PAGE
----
- This new analysis by the Centre for Economics and Business Research (Cebr) on behalf of British Influence, updates the 2000 report ‘UK jobs dependent on the EU’ by Brian Ardy, Iain Begg and Dermot Hodson of South Bank University’s European Institute.
- Ardy, Begg and Hodson found that in 1997, 3,445,000 jobs in the United Kingdom were associated with demand from exports to the European Union, which included 2,500,000 jobs directly supported and 900,000 indirectly created from demand from those jobs.
- This updated Cebr analysis now shows that in 2011 (latest available figures) 4.2 million jobs, or 13.3% of the UK workforce, were associated with exports to the EU.
- Within this 4.2 million, an estimated 3.1 million UK jobs were directly supported by exports to the European Union in 2011 and 1.1 million jobs were indirectly supported – i.e. through spending income earned from exports.
- Total income associated with demand from EU exports was £211 billion or £3,500 per head of the population in 2011.
- Based on the latest available data, the analysis examines change over time, finding that the number of jobs associated with demand from the EU has increased from 3.7 million to 4.2 million over the period 1997–2011. The number of jobs associated with EU demand in professional, technical, scientific services and in business and administration support services have risen particularly rapidly between 1997 and 2011 over the period, with the numbers of jobs in both of those industrial sectors almost doubling. Manufacturing has fared less well in this respect, losing jobs, but this is against the backdrop of structural decline in UK manufacturing employment over the period and the 2011 figures were compiled during the post-crisis sustained weakness in economic growth; the part that exports to the EU has fared better than manufacturing as a whole over the period.
- The region that gained the most jobs was London, which now has 27% more EU-supported jobs than it did in 1997.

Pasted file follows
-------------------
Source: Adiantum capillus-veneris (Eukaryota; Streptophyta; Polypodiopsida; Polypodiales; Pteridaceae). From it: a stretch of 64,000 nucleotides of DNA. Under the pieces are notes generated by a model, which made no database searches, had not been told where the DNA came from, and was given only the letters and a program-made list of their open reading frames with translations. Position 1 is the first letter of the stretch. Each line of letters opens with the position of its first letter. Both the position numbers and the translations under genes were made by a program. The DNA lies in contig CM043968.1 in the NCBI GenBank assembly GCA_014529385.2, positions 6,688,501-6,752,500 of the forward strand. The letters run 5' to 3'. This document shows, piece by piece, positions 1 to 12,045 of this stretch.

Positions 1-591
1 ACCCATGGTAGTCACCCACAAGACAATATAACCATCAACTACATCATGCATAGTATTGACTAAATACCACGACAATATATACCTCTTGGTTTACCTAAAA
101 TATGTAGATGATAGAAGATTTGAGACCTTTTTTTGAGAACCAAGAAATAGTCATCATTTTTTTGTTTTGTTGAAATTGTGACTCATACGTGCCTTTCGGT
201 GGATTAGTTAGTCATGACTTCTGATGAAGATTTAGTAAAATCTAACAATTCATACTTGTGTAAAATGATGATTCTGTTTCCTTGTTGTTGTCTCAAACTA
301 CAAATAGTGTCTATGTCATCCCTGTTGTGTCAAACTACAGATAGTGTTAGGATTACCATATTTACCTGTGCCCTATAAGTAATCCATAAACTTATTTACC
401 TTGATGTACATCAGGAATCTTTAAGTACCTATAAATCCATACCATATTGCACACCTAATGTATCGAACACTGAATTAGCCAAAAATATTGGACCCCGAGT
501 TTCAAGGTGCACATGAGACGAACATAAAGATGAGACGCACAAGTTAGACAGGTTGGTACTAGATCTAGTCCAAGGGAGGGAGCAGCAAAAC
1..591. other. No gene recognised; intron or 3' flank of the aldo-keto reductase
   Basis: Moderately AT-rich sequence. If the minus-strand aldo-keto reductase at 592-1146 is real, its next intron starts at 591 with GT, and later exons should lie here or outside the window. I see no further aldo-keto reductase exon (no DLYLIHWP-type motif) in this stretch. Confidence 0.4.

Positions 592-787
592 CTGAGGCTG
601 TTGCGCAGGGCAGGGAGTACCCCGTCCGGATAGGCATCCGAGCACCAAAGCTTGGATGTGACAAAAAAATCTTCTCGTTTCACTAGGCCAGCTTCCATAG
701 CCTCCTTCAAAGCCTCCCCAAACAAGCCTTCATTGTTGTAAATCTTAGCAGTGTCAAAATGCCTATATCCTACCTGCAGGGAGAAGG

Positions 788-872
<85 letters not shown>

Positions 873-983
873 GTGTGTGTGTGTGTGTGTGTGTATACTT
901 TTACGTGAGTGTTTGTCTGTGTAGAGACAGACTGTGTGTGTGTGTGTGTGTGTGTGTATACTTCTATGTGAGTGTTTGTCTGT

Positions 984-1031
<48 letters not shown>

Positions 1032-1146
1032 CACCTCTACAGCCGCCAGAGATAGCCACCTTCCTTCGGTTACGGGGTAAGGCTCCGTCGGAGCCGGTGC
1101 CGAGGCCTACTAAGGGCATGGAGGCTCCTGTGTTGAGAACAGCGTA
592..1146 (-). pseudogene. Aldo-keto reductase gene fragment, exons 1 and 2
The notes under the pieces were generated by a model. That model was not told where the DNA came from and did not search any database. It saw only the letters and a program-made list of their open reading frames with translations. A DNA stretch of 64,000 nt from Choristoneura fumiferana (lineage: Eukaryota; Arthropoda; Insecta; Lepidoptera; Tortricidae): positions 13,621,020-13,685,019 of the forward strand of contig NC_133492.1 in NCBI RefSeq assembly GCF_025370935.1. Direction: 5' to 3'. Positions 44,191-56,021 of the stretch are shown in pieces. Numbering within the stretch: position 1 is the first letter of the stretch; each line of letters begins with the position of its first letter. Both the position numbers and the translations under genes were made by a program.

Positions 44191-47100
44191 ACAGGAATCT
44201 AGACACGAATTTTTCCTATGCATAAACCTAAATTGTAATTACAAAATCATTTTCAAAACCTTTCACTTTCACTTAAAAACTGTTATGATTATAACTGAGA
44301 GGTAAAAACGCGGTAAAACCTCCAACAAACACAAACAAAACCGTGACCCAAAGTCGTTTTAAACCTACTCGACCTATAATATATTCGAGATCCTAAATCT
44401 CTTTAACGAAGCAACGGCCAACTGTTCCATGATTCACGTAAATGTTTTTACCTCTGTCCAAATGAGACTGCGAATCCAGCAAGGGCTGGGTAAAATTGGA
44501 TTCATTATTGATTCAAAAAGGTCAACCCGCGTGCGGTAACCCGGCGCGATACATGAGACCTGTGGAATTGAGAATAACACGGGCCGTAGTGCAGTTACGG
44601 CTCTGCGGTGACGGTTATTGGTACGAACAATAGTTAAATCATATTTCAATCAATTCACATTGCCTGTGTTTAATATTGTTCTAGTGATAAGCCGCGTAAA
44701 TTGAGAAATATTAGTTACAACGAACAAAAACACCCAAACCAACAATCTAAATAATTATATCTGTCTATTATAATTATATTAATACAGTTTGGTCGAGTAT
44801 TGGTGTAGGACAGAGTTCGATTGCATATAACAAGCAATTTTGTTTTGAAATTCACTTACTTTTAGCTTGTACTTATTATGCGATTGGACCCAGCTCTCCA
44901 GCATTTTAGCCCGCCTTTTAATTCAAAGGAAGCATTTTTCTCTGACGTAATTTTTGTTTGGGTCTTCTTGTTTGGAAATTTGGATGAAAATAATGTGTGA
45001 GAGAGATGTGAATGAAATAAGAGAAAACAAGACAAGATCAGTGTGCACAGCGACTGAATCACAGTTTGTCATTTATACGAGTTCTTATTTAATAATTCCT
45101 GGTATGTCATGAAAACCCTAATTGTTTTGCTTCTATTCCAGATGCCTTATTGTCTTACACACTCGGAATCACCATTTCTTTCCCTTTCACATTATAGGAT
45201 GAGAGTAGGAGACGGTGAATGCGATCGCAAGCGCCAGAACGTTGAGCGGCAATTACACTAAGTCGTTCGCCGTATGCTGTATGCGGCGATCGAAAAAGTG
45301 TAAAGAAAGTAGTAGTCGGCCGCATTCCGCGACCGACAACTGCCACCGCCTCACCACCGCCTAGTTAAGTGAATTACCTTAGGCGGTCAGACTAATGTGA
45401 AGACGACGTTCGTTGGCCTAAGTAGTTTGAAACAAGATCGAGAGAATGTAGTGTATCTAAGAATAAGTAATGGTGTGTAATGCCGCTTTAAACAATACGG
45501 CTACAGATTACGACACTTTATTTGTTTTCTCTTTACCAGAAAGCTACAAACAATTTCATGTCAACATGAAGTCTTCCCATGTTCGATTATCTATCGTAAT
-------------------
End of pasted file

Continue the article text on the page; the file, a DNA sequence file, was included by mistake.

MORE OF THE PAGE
- On average, the UK gained 12% more jobs than it had in 1997, and the only region to have fewer EU-associated jobs now than it did then was the West Midlands. Nevertheless, the West Midlands still has 385,000 jobs linked to EU demand.
- This piece of research does not imply that the estimated jobs would be lost if the UK were to leave the EU; it is an analysis of demand arising from UK exports to the EU.
- This piece of research does not take a position on United Kingdom EU withdrawal but rather seeks to inform the debate with robust, quantitative evidence based on publicly available data.
- All of the data sources referenced here can be found online; full references and links are available in the references section.
- This research does not quantify the effect of imports and an analysis of net trade; this is an analysis purely of the demand associated with exports to the EU.
Cebr Economist Alasdair Cavalla, main report author, said: “This should inform the debate on Britain’s membership of the European Union with quantitative evidence.
“We updated the 2000 piece of research by Ardy, Begg and Hodson to ensure that the debate is backed up with up-to-date figures on this crucial aspect of our relationship with Europe.”
Prof Douglas McWilliams, Executive Chairman of Cebr,said: “This report demonstrates the levels of UK economic activity that are associated with demand from the European Union.
“Cebr estimates this at 4.2 million jobs, or £211 billion in national income terms. Jobs are spread across UK regions, but East Midlands and West Midlands have the highest proportion of their workforces supported by demand from the EU.
“Across the economy, the manufacturing sector has most jobs linked to demand from exports to the EU but it is notable that between 1997 and 2011, the numbers of EU-supported jobs in business services have almost doubled.
“As the debate of the UK’s relationship with the EU continues, I think it is important that debate understands a sizeable chunk of the UK economy is supported by demand from EU member states.”